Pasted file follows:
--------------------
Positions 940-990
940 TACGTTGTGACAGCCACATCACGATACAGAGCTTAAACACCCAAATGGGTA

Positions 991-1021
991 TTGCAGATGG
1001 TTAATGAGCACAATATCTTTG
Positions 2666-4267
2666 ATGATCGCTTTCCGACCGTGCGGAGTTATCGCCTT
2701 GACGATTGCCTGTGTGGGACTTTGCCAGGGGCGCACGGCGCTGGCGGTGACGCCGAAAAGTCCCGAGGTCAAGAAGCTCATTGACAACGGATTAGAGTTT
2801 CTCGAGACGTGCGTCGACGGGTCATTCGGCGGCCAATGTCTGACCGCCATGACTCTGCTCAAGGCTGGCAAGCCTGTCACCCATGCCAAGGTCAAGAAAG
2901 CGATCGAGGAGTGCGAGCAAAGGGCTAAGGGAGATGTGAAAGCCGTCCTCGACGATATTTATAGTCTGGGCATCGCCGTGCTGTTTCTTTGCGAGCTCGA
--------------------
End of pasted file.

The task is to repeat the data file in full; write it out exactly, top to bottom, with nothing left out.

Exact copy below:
Positions 940-990
940 TACGTTGTGACAGCCACATCACGATACAGAGCTTAAACACCCAAATGGGTA

Positions 991-1021
991 TTGCAGATGG
1001 TTAATGAGCACAATATCTTTG
Positions 2666-4267
2666 ATGATCGCTTTCCGACCGTGCGGAGTTATCGCCTT
2701 GACGATTGCCTGTGTGGGACTTTGCCAGGGGCGCACGGCGCTGGCGGTGACGCCGAAAAGTCCCGAGGTCAAGAAGCTCATTGACAACGGATTAGAGTTT
2801 CTCGAGACGTGCGTCGACGGGTCATTCGGCGGCCAATGTCTGACCGCCATGACTCTGCTCAAGGCTGGCAAGCCTGTCACCCATGCCAAGGTCAAGAAAG
2901 CGATCGAGGAGTGCGAGCAAAGGGCTAAGGGAGATGTGAAAGCCGTCCTCGACGATATTTATAGTCTGGGCATCGCCGTGCTGTTTCTTTGCGAGCTCGA